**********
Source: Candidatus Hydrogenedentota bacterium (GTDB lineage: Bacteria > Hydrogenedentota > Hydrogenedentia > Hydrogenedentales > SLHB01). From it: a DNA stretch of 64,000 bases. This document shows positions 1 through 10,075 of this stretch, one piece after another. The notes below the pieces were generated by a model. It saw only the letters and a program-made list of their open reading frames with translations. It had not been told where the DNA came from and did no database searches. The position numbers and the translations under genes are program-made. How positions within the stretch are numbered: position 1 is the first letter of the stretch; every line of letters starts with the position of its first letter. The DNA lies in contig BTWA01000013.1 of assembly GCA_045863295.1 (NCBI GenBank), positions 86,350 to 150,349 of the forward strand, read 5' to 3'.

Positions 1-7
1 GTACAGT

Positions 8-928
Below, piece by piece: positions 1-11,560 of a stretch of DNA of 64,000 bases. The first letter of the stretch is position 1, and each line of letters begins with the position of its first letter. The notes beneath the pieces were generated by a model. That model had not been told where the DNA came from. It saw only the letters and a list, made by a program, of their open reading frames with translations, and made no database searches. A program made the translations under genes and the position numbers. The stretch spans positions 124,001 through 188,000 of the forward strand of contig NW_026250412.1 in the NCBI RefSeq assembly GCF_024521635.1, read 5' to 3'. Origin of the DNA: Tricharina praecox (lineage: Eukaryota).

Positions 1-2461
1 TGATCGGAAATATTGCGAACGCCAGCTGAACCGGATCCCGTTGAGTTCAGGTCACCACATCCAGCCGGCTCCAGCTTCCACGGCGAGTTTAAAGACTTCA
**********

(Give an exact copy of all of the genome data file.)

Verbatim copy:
Source: Candidatus Hydrogenedentota bacterium (GTDB lineage: Bacteria > Hydrogenedentota > Hydrogenedentia > Hydrogenedentales > SLHB01). From it: a DNA stretch of 64,000 bases. This document shows positions 1 through 10,075 of this stretch, one piece after another. The notes below the pieces were generated by a model. It saw only the letters and a program-made list of their open reading frames with translations. It had not been told where the DNA came from and did no database searches. The position numbers and the translations under genes are program-made. How positions within the stretch are numbered: position 1 is the first letter of the stretch; every line of letters starts with the position of its first letter. The DNA lies in contig BTWA01000013.1 of assembly GCA_045863295.1 (NCBI GenBank), positions 86,350 to 150,349 of the forward strand, read 5' to 3'.

Positions 1-7
1 GTACAGT

Positions 8-928
Below, piece by piece: positions 1-11,560 of a stretch of DNA of 64,000 bases. The first letter of the stretch is position 1, and each line of letters begins with the position of its first letter. The notes beneath the pieces were generated by a model. That model had not been told where the DNA came from. It saw only the letters and a list, made by a program, of their open reading frames with translations, and made no database searches. A program made the translations under genes and the position numbers. The stretch spans positions 124,001 through 188,000 of the forward strand of contig NW_026250412.1 in the NCBI RefSeq assembly GCF_024521635.1, read 5' to 3'. Origin of the DNA: Tricharina praecox (lineage: Eukaryota).

Positions 1-2461
1 TGATCGGAAATATTGCGAACGCCAGCTGAACCGGATCCCGTTGAGTTCAGGTCACCACATCCAGCCGGCTCCAGCTTCCACGGCGAGTTTAAAGACTTCA